Women Composers to Celebrate in 2018-2019

Classical music enthusiasts love to celebrate big years – and we certainly are no exception, as we celebrated Amy Beach’s 150th in 2017. In general we are in favor of any reason to have a party and spend some time immersed in great music. But it is only fair that orchestras spread their attention, and concert time, to more composers than “the usual suspects.” After all, there are plenty of birthdays to go around!

This year there is nothing less than a deluge of ensembles across the country dedicating concerts to dear ol’ Lenny because of his 100th birthday (in August, 2018). It’s hard to find a major ensemble that isn’t including at least one work in honor of his life – and many are devoting entire events. Also the upcoming concert schedules and press releases reveal a fair share of works by Debussy in the coming months, as March 2018 marks 100 years since his death.

But there is far more to celebrate and commemorate!

This year also marks the 100th birthday of English born composer Denise Tolkowsky (1918-1991). A celebrated pianist and composer, Tolkowsky studied at the Royal Flemish Conservatory in Antwerp and wrote for theater, orchestra, chamber ensemble, solo piano, and voice.

Denise Tolkowsky

It is also the 100th birthday of Icelandic composer Jórunn Viðar (1918-2017) – who only passed away last year! Viðar studied at the Music Academy in Berlin as well as the Juilliard School of Music. Included in her oeuvre are many works based on Icelandic folk songs. What a great opportunity to celebrate the life and music of a celebrated contemporary composer!

This year is also the 100th anniversary of the death of Lili Boulanger (1893-1918) – beloved sister of composer, conductor, and educator Nadia Boulanger, and the first woman to win the Prix de Rome. Lili achieved an amazing compositional maturity in her incredibly short life dying tragically young, but leaving behind great works that are still treasured. We can only imagine what more she could have accomplished.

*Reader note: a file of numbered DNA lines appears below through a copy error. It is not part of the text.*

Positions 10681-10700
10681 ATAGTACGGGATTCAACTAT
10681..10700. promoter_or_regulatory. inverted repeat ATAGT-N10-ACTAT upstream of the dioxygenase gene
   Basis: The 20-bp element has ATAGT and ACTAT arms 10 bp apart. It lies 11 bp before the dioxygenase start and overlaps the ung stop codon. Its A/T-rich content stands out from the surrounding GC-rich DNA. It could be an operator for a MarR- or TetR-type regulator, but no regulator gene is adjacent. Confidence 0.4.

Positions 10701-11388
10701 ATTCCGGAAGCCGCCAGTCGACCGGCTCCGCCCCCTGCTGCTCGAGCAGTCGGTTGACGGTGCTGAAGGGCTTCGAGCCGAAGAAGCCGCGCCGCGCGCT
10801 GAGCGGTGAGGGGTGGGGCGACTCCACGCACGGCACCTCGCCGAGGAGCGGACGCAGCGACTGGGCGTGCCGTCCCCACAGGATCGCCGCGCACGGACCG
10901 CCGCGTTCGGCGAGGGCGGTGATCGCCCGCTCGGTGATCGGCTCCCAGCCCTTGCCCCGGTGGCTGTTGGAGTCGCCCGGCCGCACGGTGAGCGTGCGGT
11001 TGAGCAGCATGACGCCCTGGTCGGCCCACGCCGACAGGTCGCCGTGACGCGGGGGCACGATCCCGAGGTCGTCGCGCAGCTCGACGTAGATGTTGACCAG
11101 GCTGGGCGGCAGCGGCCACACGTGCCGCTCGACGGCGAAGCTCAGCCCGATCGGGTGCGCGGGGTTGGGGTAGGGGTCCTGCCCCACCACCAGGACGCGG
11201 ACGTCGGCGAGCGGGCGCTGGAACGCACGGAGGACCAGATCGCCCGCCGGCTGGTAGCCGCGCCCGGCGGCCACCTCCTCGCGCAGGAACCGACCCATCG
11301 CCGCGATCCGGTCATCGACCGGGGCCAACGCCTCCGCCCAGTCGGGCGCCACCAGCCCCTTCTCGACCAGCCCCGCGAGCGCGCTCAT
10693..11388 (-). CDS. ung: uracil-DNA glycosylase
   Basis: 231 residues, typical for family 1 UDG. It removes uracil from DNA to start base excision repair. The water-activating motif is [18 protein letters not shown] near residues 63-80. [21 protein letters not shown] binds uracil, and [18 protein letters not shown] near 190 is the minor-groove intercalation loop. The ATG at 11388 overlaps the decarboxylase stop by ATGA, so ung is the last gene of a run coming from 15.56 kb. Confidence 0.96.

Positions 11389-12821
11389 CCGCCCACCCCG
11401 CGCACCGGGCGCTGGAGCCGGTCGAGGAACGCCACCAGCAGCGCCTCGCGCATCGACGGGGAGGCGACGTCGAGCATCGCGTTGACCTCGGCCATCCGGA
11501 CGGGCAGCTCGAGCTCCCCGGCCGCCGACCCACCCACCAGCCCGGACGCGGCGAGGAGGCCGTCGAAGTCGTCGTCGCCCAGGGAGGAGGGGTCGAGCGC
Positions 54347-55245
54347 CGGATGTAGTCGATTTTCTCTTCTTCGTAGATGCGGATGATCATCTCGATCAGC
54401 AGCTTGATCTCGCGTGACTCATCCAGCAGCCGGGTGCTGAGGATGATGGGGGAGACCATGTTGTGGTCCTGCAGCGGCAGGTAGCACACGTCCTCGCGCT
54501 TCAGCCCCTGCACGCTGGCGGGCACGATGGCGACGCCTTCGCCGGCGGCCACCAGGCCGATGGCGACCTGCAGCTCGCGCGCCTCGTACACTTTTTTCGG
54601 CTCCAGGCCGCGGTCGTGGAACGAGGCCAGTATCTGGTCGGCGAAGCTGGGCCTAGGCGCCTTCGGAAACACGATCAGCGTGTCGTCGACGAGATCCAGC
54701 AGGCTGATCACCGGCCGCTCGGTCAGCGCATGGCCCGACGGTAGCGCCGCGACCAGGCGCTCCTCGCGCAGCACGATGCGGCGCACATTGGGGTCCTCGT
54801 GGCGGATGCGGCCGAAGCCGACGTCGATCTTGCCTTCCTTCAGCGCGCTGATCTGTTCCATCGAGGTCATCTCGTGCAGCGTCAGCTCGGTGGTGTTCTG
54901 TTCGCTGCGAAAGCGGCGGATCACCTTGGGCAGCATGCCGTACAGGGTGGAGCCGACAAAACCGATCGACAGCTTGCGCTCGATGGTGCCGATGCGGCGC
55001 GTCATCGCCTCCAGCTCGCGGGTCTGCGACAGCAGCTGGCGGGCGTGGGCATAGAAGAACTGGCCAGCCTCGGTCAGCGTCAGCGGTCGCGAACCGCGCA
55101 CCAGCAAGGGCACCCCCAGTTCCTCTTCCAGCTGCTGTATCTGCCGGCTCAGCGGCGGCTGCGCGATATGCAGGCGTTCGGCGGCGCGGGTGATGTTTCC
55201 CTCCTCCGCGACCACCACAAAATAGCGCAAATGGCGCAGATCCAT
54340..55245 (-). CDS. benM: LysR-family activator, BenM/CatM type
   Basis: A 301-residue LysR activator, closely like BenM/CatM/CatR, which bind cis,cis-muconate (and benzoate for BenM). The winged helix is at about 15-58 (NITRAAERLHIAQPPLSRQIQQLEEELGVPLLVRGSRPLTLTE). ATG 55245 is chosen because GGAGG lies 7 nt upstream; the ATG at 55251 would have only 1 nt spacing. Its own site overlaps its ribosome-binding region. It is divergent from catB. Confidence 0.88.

The opportunities to expand repertoire are there – and what could be an easier way to introduce a new work or unknown composer, than in the tried-and-true “celebration year” method that classical music programmers have turned to for decades?

As conductors and artistic directors are looking to not only 2018-2019 but 2019-2020 let’s all do our part in reminding them of the opportunities they are missing – for diverse programming, enthusiastic and new audience members (and potential new donors), and, as conversations continue to draw attention to the importance of representation, stay relevant.

Next year (2019) will mark Clara Schumann’s 200th birthday. This will be an exciting and easy opportunity to acknowledge and celebrate the diverse history of classical music – but how many ensembles will actually take it?

Be reminded of all (well, a lot of) the upcoming women composers birthdays with the 2018 Women’s Philharmonic Advocacy calendar!